Read a post, then comment on the post. It seems simple to some people. Others feel differently. Here’s a list of misconceptions about commenting on a blog post.
1- I have to write a lot in order for it to be a good comment.
Nope! Even just five kind words are worth leaving. Blog analytic programs count the number of comments or interactions each visitor leaves, not the number of characters in those comments. Leaving without a comment makes for a poor bounce rate and a negative social engagement. Meaningful, quality comments build relationships and are the ideal… but empty blogs with no comments are disheartening.
Leaving comments — It's what bloggers do for each other. How important is it to you to be a valued member of the blogging community?
You can achieve the goal of commenting on as many A to Z blogs as possible while leaving thoughts and questions based on the content of the post.
You can communicate positively by trying to add to the idea and increase your social relationships by asking a question about the post.
Bloggers depend on comments, so be supportive by taking time in April to leave as many as you can.
2- It’s rude to leave a link back to myself.
Quite the opposite! Those who participate in a blog hop are looking to connect with others. A link makes that faster and easier.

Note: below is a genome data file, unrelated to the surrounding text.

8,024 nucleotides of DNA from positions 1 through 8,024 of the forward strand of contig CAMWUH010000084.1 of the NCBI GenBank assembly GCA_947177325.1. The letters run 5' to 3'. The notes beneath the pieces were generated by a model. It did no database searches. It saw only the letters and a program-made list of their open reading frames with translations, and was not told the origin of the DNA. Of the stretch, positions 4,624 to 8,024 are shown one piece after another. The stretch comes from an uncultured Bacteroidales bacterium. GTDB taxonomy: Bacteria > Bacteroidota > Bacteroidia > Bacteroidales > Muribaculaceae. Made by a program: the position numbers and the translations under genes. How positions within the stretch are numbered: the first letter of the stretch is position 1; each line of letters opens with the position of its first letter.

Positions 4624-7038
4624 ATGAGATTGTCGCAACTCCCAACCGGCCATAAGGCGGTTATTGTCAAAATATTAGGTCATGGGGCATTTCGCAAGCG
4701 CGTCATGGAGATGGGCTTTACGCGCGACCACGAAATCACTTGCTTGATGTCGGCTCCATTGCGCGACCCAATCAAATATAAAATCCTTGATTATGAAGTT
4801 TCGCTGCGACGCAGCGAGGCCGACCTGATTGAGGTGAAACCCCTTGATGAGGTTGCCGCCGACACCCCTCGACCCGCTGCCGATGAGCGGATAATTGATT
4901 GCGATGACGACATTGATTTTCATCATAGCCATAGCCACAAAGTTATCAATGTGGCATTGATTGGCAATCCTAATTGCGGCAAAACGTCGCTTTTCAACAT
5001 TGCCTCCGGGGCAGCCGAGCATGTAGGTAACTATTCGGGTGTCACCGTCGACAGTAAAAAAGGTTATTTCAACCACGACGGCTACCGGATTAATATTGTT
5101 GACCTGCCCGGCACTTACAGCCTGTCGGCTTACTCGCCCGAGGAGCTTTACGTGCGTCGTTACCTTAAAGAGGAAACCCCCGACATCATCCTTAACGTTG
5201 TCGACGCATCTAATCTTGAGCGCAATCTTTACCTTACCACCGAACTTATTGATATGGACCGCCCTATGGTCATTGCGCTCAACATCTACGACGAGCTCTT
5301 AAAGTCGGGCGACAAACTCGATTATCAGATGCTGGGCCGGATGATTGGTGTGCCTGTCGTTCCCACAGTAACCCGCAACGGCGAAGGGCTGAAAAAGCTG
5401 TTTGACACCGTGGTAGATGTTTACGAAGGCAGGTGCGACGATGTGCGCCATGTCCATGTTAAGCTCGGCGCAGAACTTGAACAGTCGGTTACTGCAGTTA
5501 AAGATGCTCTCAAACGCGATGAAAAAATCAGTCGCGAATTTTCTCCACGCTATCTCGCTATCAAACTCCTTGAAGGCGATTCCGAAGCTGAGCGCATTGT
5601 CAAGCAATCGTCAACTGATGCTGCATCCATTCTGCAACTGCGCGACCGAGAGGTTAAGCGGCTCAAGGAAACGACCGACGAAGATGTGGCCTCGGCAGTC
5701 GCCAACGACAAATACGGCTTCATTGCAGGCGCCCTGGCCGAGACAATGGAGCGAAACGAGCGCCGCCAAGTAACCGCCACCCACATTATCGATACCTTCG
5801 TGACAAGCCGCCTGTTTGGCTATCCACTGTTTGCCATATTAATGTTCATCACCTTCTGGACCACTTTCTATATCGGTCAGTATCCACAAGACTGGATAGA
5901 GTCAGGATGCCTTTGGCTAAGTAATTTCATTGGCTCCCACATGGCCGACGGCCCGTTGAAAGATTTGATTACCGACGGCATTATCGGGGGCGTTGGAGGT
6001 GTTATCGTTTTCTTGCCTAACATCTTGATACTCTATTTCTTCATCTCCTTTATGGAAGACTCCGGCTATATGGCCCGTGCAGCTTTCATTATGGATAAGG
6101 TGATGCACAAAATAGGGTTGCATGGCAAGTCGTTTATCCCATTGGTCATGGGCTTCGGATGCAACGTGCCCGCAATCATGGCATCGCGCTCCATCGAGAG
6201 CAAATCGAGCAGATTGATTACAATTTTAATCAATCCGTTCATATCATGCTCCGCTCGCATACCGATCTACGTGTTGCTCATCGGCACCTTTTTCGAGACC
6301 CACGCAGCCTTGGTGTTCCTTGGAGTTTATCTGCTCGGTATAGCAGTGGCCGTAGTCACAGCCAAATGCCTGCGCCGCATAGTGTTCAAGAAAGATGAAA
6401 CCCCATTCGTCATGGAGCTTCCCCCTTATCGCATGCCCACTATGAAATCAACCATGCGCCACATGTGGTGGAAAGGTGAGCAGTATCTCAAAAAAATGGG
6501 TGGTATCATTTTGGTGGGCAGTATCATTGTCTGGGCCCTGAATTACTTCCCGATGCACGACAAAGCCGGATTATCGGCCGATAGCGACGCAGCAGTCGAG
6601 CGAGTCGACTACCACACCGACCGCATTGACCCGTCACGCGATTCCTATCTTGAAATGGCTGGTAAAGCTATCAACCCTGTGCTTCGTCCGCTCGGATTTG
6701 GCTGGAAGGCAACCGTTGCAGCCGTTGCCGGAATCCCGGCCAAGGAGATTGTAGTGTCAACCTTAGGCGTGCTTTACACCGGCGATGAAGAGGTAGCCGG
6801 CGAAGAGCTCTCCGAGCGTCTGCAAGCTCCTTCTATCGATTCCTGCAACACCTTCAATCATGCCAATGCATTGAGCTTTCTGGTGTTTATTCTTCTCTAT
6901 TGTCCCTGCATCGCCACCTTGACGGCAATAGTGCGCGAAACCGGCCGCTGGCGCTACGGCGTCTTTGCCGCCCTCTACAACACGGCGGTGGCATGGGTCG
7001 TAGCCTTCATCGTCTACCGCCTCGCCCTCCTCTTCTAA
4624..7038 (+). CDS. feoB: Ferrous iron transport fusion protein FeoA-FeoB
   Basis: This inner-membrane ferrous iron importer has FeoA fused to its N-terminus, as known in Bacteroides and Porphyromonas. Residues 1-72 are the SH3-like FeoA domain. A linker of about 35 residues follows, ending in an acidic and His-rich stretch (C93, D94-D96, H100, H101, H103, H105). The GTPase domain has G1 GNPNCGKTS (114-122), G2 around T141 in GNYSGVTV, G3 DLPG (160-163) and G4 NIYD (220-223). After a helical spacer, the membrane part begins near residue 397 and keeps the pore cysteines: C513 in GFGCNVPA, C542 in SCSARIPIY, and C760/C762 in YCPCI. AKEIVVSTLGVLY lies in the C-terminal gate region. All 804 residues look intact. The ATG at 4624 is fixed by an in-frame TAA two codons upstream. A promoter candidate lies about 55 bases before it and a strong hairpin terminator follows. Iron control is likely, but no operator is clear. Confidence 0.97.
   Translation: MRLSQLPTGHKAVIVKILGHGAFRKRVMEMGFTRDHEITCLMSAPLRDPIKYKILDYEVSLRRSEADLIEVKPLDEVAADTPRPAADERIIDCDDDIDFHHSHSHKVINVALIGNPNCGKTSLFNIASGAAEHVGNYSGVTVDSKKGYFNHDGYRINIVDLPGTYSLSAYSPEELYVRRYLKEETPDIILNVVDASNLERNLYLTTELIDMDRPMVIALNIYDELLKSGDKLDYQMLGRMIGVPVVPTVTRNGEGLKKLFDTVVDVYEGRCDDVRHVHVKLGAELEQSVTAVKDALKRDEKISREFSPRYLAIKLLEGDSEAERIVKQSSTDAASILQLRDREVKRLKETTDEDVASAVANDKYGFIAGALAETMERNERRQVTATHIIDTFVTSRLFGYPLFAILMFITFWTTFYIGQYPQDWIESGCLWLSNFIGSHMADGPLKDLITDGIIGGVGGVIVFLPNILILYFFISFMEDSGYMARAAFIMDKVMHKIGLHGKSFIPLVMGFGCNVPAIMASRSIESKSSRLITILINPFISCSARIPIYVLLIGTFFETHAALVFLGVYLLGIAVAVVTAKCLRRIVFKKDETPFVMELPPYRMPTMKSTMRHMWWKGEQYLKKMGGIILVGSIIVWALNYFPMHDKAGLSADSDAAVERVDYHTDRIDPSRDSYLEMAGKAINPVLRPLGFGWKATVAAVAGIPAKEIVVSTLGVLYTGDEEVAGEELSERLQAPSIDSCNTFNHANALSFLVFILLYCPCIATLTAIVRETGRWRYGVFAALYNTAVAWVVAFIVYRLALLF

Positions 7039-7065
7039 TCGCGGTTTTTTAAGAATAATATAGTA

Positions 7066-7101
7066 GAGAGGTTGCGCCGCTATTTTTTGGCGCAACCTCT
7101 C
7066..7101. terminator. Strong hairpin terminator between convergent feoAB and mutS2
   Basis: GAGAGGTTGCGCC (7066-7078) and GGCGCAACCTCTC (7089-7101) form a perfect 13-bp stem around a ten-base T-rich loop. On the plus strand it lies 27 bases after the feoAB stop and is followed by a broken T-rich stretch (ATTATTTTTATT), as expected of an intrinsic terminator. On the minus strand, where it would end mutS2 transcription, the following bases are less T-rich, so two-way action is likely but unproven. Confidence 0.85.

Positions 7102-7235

You can achieve the goal of connecting with other bloggers.
This is a positive communication strategy and it will increase your social relationships with other A to Z bloggers.
Be assured that a vast majority of A to Z bloggers expect a link-back, which is why there are instructional posts on hyperlinking a signature.
Here are four of those instructional posts:
3- I might look foolish.
Most other comment leavers don’t have time to troll to read what you wrote. The blog owner is grateful for the boost in the number of comments. It’s true that most everything online stays forever, but reread what you wrote and ask yourself if it’s really as bad as you think it is. If not, post it. If it is, then go back to just simple, polite, and kind words. Even a few smile emotes is better than nothing.
If you are worried about your spelling and grammar, try the Grammarly
extension in your browser.
You can achieve the goal of coming across as a polite blog commenter capable of true interaction and thoughtful questions.
You can figure out a positive way to communicate with simple, short comments.
It is acceptable to come back to that blog on another day, as perhaps it will be easier to comment then.
Keep your comment on topic and add something of value if at all possible. Here is a post with some ideas: http://www.problogger.net/the-ultimate-guide-to-leaving-comments-on-blogs/
4- I have to respond to every comment on my blog.
This is a matter of personal preference. Regular readers might stop back to check if you have replied. Anyone who included an important question in a comment will probably come back to check if you replied. There are some comments that are just there because someone was being kind enough to say hello. Personally, I think the nicest reply to those is to click the link the person hopefully left and leave a return hello on their blog.